It's psychologically a weird experience to be so aware of the fact that the real time of your life is moving much faster than the fictional time you're trying to depict. You start to feel very weighted down sometimes.

— Adrian Tomine

The most sentimental Adrian Tomine quotes that will transform you to a better person

The experience of reading a comic should not be the time it takes to turn each page.

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That partially due to the world of media and commerce, the idea of a comic book has been lost in the ghetto, whereas the graphic novel is now being held up as something to aspire to and as something that's respectable for adults to read.

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I never go home and take out those business cards and go to those websites.

But if there was a mini-comic here in my hand, I'd read it while I ate my lunch. I'm also probably one of the few remaining holdouts who hasn't consented to making the e-book versions of all my work, which is annoying to some of my publishers.

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A lot of the kinship that people notice is not coincidental.

I was very impressionable and trying to find my role models when I was twelve or thirteen.

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When I talk to people who have teenagers now, their rooms are filled with screens. There are their phones and their DVD players and TVs and all these things to produce distractions for them, and I think it would be hard to find the time to create something. I think that's really changing something about adolescence.

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I get the impression from some people that unless they get direct access to characters' thoughts and realizations, either through thought balloons or narrations or some sort of showy action, then those thoughts and realizations never existed.

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I think, to its credit, this is one of the last forms of popular entertainment that I don't sense to be discriminatory in any way. I think there's this general hunger for greater diversity, where publishers are really excited about finding different voices than what has been done.

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I get nervous about the effect that the high speed of everything will have on creativity. It's already sad for me to see that a lot of young aspiring cartoonists are putting stuff on the web, doing animation on the computer rather than making zines or mini-comics, which seem to be going the way of the dinosaur.

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For me, like, the more interesting a letter is I just get more excited and I know that this going to be great for my friends who are looking forward to reading that in my comic.

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I sense a real difference in my work from the time I was younger and single and more involved in the world of music and going out to bars and all that. There were points at which I was trying to use my art to reflect positively on myself, to almost be flirtatious through the work.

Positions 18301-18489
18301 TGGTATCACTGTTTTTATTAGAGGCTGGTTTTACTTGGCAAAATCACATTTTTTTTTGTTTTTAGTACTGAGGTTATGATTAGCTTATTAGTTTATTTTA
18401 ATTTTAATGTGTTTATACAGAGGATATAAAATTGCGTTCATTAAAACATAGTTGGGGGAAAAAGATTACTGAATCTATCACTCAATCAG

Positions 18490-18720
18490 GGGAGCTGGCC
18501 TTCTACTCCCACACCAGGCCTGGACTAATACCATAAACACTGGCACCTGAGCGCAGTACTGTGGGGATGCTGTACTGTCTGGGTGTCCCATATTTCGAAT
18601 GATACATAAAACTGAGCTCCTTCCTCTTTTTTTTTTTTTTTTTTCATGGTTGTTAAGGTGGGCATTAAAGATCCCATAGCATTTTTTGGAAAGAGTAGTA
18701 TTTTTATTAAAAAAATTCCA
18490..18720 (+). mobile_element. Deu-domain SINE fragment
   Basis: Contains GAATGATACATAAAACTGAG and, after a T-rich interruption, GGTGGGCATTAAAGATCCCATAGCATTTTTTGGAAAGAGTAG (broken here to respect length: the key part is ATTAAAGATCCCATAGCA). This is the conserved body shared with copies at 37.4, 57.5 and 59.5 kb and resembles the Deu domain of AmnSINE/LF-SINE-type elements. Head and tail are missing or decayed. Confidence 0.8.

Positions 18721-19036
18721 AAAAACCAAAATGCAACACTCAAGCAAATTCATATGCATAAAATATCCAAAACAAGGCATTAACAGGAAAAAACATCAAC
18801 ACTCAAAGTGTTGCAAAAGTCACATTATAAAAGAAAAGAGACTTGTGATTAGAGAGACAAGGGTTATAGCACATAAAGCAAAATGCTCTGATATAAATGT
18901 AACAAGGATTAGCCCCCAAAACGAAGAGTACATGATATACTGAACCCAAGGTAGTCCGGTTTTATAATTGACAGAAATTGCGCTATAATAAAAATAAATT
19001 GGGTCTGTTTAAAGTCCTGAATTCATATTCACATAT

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In terms of e-books, though, I haven't quite gotten to the bottom of it yet, but for some reason everybody I know seems to want to engage me on that topic, or convert me. I think there are a lot of people who just want to hear me embrace e-books or finally say, 'OK, I bought an iPad and it's awesome!" There are a lot of people who would get a kick out of it, that's for sure.

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Maybe you're not even in a position to really judge how good your kid is at that endeavor.

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About Adrian Tomine

Quotes 50 sayings
Profession Illustrator
Birthday May 31, 1974

I'm getting to a point in my life where my whole attitude about the relationship between myself and the audience is totally different.

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I set myself up for a lot of trouble by wanting to tell a story that is fairly earnest and emotional and expressive, but to do it in the most subtle, realistic way.

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When email and the Internet came along, I never publish an email address.

I just stuck with this P.O. Box address.

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I wanted all the responsibility to rest on the content of the story.

I tried to make the visual style almost invisible.

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I feel like if people are going to go to the effort to get a stamp and, you know, put it on an envelope that, you know, it's a big effort these days. So I often write back.

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I started publishing my comic while I was still living with my parents.

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I guess there's just a part of me that's not very enthusiastic about finding myself ten years from now halfway through a story that may or may not be any good.

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I've always been really impressed with some of the longer graphic novels and thought it would be really amazing if one day I could try something like that.

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You start to get nervous when the value of a comic book or graphic novel is relative to the achievements of some other medium.

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There are certain artists and filmmakers who, I get the impression, are trying to show off how bad their characters can be, how immoral their characters can be.

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Underground and alternative comics existed in a vacuum for years, where money really wasn't an issue. No one would get into doing a black-and-white comic because they thought it might be a route to riches.

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The first time I did a reading/signing thing at Cody's, the woman who did the introduction said something like that, and I wasn't the only one cringing. I remember looking out into the audience and seeing people's faces and people whispering to each other, and thinking like "Ugh, can we just cancel the whole thing? I can't go out there after she said that."

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I wanted it to be as readable as possible. I had the ambition of reaching a broader audience.